"To preserve the past is to give voice to history and thereby to advance the knowledge of mankind."
—Judge Roger J. Miner, Address at the Opening of the Second Circuit’s Centenary Celebration Exhibit, Colleagues for Justice: One Hundred Years of the United States Court of Appeals for the Second Circuit (October 22, 1992)
The Mendik Library is continuing to process, organize and upload digitized versions of selected documents from the Archival Collection of Judge Roger J. Miner. For now, some sections of this Guide remain incomplete and are designated as "Under Construction." Please enjoy the content that has been made available thus far and check back regularly for new additions.
"[It is] the duty of every good citizen to use all the opportunities, which occur to him, for preserving documents relating to the history of our country."
—Thomas Jefferson to Hugh P. Taylor, October 4, 1823, Thomas Jefferson Papers, Manuscript Division, Library of Congress
In March 1999, Judge Roger J. Miner ’56, Senior Circuit Judge for the United States Court of Appeals for the Second Circuit, arranged with New York Law School to donate his papers to the Mendik Library. A Deposit Agreement and Deed of Gift dated March 29, 1999 recites Judge Miner’s and New York Law School’s intention to establish a research collection consisting of archival records relating to Judge Miner’s career for the use and benefit of the students and faculty of New York Law School, other legal scholars, historians, political scientists, journalists and researchers of all disciplines.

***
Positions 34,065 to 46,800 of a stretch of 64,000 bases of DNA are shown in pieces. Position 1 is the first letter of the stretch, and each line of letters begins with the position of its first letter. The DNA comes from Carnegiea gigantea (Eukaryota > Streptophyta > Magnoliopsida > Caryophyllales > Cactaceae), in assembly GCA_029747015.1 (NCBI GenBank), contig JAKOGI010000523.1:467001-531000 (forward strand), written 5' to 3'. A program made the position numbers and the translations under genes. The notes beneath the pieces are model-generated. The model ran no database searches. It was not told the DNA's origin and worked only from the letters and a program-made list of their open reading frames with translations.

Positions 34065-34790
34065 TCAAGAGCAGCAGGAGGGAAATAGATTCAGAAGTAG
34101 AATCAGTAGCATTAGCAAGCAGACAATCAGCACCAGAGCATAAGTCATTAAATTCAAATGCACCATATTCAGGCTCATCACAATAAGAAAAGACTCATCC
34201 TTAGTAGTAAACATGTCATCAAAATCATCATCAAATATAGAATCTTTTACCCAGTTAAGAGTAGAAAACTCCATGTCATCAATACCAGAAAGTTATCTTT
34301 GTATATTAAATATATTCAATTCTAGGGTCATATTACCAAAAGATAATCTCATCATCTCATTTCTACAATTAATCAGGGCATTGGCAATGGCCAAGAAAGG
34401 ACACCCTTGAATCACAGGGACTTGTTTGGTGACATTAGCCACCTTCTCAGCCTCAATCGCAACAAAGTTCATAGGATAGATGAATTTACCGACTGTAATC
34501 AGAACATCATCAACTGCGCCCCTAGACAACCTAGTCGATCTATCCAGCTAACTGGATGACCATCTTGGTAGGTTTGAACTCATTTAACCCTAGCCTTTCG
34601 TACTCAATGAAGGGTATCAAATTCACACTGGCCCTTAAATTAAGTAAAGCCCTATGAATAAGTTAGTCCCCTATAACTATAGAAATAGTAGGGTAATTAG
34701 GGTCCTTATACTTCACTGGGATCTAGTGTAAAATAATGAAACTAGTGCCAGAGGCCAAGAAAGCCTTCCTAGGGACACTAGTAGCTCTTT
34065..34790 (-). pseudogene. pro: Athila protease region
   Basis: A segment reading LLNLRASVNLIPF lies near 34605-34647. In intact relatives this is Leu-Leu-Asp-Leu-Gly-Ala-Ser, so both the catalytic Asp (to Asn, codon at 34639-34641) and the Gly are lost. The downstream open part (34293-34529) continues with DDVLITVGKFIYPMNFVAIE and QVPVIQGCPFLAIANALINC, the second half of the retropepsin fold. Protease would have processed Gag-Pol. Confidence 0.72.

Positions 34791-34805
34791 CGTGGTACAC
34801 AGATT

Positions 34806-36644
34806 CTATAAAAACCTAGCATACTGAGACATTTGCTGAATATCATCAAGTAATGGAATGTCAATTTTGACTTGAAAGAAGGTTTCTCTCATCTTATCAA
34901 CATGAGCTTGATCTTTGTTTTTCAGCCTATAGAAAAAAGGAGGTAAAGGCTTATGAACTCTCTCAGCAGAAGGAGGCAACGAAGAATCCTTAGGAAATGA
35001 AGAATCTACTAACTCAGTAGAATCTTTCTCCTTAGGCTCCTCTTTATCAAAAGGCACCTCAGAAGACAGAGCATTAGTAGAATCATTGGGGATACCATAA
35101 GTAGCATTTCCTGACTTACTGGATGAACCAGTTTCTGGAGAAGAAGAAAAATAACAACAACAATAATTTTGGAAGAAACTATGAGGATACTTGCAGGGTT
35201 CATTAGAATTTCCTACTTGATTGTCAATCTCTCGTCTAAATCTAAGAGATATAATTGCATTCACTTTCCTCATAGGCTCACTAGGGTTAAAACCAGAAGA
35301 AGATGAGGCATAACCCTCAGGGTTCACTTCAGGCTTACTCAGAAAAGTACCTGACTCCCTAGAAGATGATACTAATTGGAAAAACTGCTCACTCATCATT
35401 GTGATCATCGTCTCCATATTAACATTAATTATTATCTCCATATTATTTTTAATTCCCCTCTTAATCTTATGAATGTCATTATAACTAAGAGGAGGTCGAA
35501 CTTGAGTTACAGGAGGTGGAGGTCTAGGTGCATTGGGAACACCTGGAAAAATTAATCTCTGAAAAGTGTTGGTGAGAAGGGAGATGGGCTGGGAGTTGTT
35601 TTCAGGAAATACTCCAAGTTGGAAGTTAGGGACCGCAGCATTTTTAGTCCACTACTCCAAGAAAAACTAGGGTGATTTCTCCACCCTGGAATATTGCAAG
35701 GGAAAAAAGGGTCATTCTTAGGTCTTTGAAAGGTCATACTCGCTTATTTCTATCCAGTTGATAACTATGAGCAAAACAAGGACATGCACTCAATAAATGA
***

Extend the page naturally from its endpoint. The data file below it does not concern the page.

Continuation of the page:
Prior to his untimely passing on February 18, 2012, Judge Miner had begun the process of transferring materials from the early years of his tenure on the Court of Appeals. The entirety of materials associated with Judge Miner’s tenure as a United States District Judge for the Northern District of New York between 1981 and 1985 had been transferred to New York Law School prior to 2003. After Judge Miner’s passing, his long-serving judicial assistant Shirley Hicks (who worked with Judge Miner from 1981 through his death in 2012), along with law clerks Matthew Zappen and Alicia Surdyk continued the transfer process according to procedures Judge Miner had established. By January 2013, the remainder of Judge Miner's papers, a total of 255 boxes, had been transferred to NYLS. Subsequently, additional papers and materials from Judge Miner's home office in Hudson, New York, were transferred.
New York Law School is extraordinarily fortunate to have been the beneficiary of this gift, which will afford scholars and others researching Judge Miner, his works, or the jurisprudence of the Second Circuit, access to an unparalled collection of unique material.
Awarded to Judge Miner in 2012 (posthumously)